Samp, meanwhile, replaced Brady with Graeme Souness in 1984, and were rewarded with their first-ever Coppa Italia trophy. Souness scored the only goal against Milan in the first leg of the final. For the Genoa team, it was a trophy that set them on the path to the most successful period in the club’s history: between 1985 and 1994, Samp won six major honours, and British players played their part in all of those triumphs.

Down in Bari, the British revolution had also taken hold. Promoted to Serie A in 1985, the club’s management decided they needed some marquee foreign signings. Aston Villa duo Gordon Cowans and Paul Rideout were judged to fit the bill and were promptly shipped down to Puglia in what was one of the more bizarre double-swoops of the time. Sadly, they could not prevent the Cockerels heading straight back down to Serie B.

After the early-to-mid-1980s Brit-rush, there was a bit of a lull during the latter years of the decade, though another ex-Villa player Paul Elliott spent two years at Pisa alongside the likes of Dunga, a spell that, you’ll be surprised to read, ended in relegation. Up in Turin, Ian Rush played out a miserable 1987-88 season before quickly returning to Liverpool.

But after Italia ’90, UK players began to return to Serie A.

David Platt continued a trend by joining Bari from Villa in 1991. Arguably, Platt was the most successful of all Italy’s British imports. He was trophyless at Bari (again, they were relegated while he was there) but won the UEFA Cup with Juve in 1993 and the Coppa Italia with Samp – who’d gone English again in 1992-93 with Des Walker – in 1994.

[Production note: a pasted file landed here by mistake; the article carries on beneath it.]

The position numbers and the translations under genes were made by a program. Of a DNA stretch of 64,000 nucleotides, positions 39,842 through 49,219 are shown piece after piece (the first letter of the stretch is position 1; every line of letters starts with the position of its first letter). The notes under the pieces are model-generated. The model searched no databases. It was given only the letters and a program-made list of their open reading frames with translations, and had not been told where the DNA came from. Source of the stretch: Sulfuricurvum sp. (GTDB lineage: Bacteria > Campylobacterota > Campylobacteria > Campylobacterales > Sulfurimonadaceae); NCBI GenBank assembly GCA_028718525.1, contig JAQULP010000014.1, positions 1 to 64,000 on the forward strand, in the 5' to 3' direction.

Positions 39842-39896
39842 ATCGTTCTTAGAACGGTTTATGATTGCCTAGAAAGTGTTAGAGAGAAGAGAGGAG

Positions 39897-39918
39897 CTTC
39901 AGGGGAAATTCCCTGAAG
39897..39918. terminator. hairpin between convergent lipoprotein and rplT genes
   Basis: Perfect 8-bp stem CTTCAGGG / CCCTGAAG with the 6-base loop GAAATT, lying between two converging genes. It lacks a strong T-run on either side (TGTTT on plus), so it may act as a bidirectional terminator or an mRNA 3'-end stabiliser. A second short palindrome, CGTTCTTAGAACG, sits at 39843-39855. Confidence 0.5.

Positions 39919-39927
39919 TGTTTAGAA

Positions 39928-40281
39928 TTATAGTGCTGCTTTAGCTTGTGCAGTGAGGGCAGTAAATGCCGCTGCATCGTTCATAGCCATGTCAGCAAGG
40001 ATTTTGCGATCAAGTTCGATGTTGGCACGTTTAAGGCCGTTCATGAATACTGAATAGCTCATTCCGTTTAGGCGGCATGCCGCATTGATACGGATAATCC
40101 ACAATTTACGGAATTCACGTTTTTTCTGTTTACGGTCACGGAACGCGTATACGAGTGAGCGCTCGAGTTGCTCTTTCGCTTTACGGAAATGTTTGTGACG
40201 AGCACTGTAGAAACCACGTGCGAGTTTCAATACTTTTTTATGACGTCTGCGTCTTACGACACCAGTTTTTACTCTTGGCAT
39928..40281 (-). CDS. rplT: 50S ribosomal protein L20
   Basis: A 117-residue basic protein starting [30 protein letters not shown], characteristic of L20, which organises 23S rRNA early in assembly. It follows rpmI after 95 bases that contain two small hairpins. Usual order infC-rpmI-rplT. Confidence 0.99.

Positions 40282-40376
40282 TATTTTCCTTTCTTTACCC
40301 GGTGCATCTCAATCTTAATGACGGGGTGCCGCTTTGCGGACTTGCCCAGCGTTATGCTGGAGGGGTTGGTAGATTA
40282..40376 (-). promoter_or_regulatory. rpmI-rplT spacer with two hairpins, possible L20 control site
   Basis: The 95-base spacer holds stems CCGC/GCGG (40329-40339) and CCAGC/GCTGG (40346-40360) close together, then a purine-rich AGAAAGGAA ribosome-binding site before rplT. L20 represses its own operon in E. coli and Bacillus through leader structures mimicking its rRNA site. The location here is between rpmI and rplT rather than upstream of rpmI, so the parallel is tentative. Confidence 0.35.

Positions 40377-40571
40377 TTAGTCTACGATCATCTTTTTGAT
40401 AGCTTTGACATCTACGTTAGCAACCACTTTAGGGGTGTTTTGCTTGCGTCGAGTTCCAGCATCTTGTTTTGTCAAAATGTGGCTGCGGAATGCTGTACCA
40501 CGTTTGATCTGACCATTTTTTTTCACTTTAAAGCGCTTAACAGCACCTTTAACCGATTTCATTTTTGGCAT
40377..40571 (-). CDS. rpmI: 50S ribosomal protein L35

Aside from his 1992-93 season at Juventus, Platt excelled in Italy. Such was the reputation he earned on the peninsula – unlike many of his compatriots he really bought into the lifestyle, which may have been key – that he even returned for a spell as Sampdoria manager in 1998-99 (where, by the way, he signed ex-Man United winger Lee Sharpe on loan). Oh, and just so you know, Samp were relegated that year.

And then, of course, there’s Gazza. Entire books have been written about Paul Gascoigne’s time at Lazio, so there’s probably not much we can add to the conversation. Suffice to say, Gazza in Italy was one of the great football stories of the 1990s.

Throughout the final decade of the 20th century, English (no Scottish, Welsh or Northern Irish players appeared in Serie A in the Nineties) players continued to show up on the rosters of Italian clubs, to varying degrees of success.

Paul Ince did well at Inter, where he was managed by Roy Hodgson. A while back, Incey told us the story of his time there, which is well worth a read.

Less impressive were Sharpe at Samp, Franz Carr at Reggiana, Danny Dichio at Lecce and Tony Dorigo at Torino, which is probably why Italian clubs stopped signing British footballers until relatively recently.

If Ramsey completes his move and turns out to be a success, perhaps more will follow and another golden age of Britaly may soon be on its way.

We look forward to Andy Carroll and Troy Deeney leading the line for Udinese in 2019-20.